What is Chromaticity?

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- GoPhotonics

Sep 27, 2022

Chromaticity is a property that characterizes the color quality of an object seen by the human eye and gives a measure of how well an object is seen by the human eye. It is independent of the brightness and so is different from luminance where brightness is indicated. It can be determined by the spectral content of light. Light sources with the same chromaticity indices will emit identically colored light.

While pointing out the color of an object, each person may describe it slightly differently which is due to the subjective nature of human color perception that depends on various factors like eye fatigue, age, lighting, background effects, etc. This necessitates the need for a way to objectively measure the color quality. It can be done by describing a color space where each color has a location with a unique set of three independent parameters.

Color spaces

Color space is a complete scheme in which a mathematical model or space is used to map all colors based on human color perception.

CIE 1931 XYZ color space is one of the earliest defined and most important color spaces, which is widely used for scientific purposes. This color space was developed by Commission Internationale de l’Eclairage(CIE), an authority on the subject of light. It also serves as a basis for the development of various other color spaces such as the CIE xyY color space.

In the CIE 1931 XYZ color space, a color is defined by a set of three coordinates known as tristimulus values (X, Y, Z). Each of these three values expresses the strength of a primary color. Mixing these primary colors can produce all perceived colors. 

The luminance-chromaticity color space is another genre of color space in which a color is defined by specifying three coordinates; one coordinate specifies luminance or the brightness of the light while the other two describe chromaticity. In this approach, chromaticity can be defined in many ways. One such way is to choose hue and saturation as chromaticity coordinates. Saturation is also known as colorfulness, chroma, or excitation purity. These two values represent the type of color and how pure the color is.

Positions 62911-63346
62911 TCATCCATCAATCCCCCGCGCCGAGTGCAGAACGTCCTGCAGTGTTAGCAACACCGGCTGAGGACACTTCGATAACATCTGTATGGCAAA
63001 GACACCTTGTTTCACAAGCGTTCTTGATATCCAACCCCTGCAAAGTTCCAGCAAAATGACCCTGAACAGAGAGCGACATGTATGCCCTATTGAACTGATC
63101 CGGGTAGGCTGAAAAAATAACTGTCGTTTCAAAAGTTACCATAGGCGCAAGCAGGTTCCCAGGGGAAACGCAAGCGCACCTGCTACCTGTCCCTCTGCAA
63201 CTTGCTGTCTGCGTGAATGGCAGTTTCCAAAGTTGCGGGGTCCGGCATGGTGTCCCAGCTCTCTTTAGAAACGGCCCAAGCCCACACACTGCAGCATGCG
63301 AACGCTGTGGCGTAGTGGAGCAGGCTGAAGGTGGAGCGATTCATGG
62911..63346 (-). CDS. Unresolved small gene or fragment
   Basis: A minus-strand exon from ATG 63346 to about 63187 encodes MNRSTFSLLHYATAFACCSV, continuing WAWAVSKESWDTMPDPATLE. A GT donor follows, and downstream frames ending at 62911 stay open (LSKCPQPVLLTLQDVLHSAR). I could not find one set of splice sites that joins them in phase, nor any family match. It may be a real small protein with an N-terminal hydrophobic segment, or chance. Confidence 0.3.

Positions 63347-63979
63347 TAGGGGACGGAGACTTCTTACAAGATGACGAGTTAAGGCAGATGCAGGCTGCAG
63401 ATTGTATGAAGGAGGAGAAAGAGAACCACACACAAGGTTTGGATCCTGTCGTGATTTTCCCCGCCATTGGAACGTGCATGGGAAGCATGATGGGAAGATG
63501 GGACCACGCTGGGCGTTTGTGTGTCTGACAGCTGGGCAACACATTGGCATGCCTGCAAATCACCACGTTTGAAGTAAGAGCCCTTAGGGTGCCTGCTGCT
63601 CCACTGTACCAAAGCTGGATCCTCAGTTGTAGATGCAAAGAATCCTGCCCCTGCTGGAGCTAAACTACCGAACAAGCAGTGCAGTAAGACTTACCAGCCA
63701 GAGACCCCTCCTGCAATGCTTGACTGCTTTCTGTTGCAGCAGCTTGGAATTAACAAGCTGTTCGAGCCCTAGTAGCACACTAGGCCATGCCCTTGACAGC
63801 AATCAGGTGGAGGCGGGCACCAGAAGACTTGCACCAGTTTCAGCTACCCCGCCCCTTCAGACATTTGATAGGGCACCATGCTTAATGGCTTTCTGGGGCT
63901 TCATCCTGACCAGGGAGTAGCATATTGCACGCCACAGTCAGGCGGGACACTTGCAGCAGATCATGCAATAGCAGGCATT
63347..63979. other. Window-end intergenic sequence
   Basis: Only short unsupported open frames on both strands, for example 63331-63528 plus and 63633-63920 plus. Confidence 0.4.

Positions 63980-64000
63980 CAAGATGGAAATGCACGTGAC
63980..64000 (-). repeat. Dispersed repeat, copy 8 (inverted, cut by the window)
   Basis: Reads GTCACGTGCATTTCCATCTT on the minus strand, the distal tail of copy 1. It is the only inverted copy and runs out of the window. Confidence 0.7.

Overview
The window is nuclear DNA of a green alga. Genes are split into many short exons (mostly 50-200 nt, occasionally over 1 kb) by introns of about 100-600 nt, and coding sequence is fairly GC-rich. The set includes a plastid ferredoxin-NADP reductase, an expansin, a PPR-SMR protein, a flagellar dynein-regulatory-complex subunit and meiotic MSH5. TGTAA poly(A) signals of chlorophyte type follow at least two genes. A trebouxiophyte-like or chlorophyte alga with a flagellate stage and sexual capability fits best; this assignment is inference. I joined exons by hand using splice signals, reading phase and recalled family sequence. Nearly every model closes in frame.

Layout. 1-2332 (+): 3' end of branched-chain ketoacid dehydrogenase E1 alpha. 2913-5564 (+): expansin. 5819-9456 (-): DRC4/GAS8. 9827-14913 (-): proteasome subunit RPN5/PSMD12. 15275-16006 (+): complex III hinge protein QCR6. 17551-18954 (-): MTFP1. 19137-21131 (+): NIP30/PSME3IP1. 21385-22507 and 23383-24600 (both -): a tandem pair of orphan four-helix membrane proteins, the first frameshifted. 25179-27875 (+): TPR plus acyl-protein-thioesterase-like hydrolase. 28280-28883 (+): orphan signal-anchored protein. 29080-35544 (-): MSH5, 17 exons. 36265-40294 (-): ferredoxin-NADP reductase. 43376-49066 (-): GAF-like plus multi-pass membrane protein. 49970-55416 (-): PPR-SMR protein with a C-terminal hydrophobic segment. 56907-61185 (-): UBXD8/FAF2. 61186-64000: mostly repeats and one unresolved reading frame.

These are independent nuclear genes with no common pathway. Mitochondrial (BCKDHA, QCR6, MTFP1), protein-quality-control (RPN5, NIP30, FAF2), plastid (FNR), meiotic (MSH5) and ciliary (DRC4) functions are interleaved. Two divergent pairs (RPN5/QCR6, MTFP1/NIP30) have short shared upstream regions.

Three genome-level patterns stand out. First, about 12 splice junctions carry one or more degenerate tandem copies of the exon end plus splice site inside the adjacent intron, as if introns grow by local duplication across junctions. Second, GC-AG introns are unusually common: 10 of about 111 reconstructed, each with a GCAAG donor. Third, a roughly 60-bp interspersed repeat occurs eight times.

The CIE xyY color space is a luminance-chromaticity color space, where x and y represent chromaticity while Y represents luminance. The chromaticity coordinates are obtained by normalizing the tristimulus values (X, Y, Z) of the CIE XYZ color space as follows:

CIE xy chromaticity diagram

The chromaticity diagram is a horseshoe-shaped graph plotted based on the chromaticity coordinates (x and y) of the CIE xyY color space as shown in the figure below. Any chromaticity can be located on this diagram. The colors at the boundary represent spectral monochromatic light except in the bottom part. The rest of the colors, including colors at the bottom boundary, are produced by a combination of various spectral components, i.e., there is no single wavelength that represents it in the entire visible spectrum. Hence, these colors are termed nonspectral. For example, the color along the bottom boundary of the color gamut is called nonspectral purple and can be produced by various ratios of blue and red colored lights. 

The color resulting from the mixing of two arbitrary colors in the diagram will be positioned on a straight line joining their respective coordinates, depending on their quantities. If their quantities are of equal strength, then the resulting color would be at the center of the straight line.

The point with x=1/3 and y=1/3 is the white point on the chromaticity diagram and a small region surrounding that point represents the white color. This can also point to the fact that to develop a white light source, Phosphors that emit different colors must be mixed at a certain ratio which results in a color coordinate very close to the white point. Along the boundary of the color gamut, the hue value changes while the saturation value increases outwards from the white point.

Knowledge of chromaticity helps to design and ensure the color specifications in various industries like paints, textiles, lighting & display systems, etc.